To complete a moving and handling risk assessment you need to fully understand how moving and handling differs from manual handling. Moving and handling refers to the manual handling of people. Manual handling applies to the physical movement of inanimate objects and loads either by lifting, lowering, carrying, pushing or pulling. The basic principles of safe moving and handling are generally the same as this, but crucially also takes into account the individual you are moving, and prioritises their dignity.By considering moving and handling in a person-centred manner you will enhance their experience. Vitally, individuals should feel comfortable, safe and reassured that you have considered – and taken steps to reduce – the risks involved in moving and handling them.
The management of risk should always begin at the top of any organisation with a clear statement of policy. Key elements include:
- recognition of the risks
- putting precautions in place, to reduce risk
- clear roles and responsibilities
- what is expected from employees
- training and providing / maintaining equipment
- monitoring compliance
- a commitment to supporting people who have been injured in connection with their work
Employers must reduce the risk of injury to staff and people by:
- avoiding those manual handling tasks that could result in injury, where reasonably practicable
- assessing the risks from moving and handling that cannot be avoided
- putting measures in place to reduce the risk, where reasonably practicable
- follow appropriate systems of work and use the equipment provided
- co-operate with employers and notifying them of any problems
- take reasonable care to ensure that their actions do not put themselves or others at risk
Why moving and handling needs a different approach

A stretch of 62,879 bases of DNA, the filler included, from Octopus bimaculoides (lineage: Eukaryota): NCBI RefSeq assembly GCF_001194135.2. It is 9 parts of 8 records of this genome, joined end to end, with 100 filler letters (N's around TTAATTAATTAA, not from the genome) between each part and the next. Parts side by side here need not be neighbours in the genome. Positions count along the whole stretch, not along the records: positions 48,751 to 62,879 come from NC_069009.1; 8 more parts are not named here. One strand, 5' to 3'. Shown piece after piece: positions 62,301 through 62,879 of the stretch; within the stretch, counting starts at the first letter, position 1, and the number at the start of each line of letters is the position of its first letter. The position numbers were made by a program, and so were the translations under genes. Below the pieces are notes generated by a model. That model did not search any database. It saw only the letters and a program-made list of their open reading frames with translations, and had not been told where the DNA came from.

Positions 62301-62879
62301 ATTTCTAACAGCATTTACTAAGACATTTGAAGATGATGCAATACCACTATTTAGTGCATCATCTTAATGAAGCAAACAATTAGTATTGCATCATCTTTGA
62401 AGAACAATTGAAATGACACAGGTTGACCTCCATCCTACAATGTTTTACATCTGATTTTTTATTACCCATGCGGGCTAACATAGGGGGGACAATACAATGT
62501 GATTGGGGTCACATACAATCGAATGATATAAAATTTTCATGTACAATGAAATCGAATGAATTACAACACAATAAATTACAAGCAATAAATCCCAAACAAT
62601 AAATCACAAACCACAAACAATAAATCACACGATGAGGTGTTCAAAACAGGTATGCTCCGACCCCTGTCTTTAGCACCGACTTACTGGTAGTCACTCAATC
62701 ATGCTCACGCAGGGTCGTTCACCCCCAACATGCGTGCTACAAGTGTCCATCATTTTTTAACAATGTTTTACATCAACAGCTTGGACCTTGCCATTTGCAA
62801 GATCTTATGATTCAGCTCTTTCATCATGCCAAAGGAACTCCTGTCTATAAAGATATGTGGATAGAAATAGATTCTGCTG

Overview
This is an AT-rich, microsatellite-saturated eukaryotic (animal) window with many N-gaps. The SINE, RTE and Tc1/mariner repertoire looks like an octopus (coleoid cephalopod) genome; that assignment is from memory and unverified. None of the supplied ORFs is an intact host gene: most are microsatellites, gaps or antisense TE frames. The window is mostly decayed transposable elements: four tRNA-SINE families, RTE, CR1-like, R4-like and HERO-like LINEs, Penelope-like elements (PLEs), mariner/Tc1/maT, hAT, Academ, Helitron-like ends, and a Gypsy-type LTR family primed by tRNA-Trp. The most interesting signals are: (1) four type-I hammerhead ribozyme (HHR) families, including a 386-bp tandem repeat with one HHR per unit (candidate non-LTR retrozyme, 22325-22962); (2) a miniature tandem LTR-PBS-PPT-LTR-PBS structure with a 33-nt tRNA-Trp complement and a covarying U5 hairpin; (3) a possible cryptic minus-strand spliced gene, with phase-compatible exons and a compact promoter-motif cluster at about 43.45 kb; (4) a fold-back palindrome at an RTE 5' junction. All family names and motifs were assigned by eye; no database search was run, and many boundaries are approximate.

Moving and handling is more complex than manual handling as it involves moving people rather than inanimate objects. If your day consists of moving and handling people, you not only have to consider your own comfort and safety but also that of the person you are moving, whilst also protecting their dignity.
Carrying out a risk assessment
A moving and handling risk assessment will assist you to identify where accidents could happen and reduce ways this could happen. The person carrying out the assessments must be competent to identify and address the risks and this requires training.
Identifying the risk
Activities that may involve risk may include:
- Transferring people
- Assisting with treatment
- assisting people with specific needs to bathe, eat, move etc
Two types of risk assessment are usually needed:
- Generic assessments – this considers the setting:
- How will moving and handling occur?
- How often will it happen?
- What equipment is required?
- How many staff are required?
- What is the environment?
- What would be required in emergencies?
2. Individual assessments – this considers the specific moving and handling needs of the individual. This assessment should be person-centred. Wherever possible it should always include the individual or their family.
Monitoring and review
Risk assessments must be regularly reviewed and updated. This will take into account any new developments and make the adjustment required to protect everyone.
There should also be arrangements in place to ensure that moving and handling activities are monitored to ensure that correct procedures, techniques and equipment are being used.
Engage in Learning Moving and Handling Training
Our Moving and handling eLearning package incorporates everything you need to know. It is designed to raise awareness of the issues and best practice associated with moving and handling people.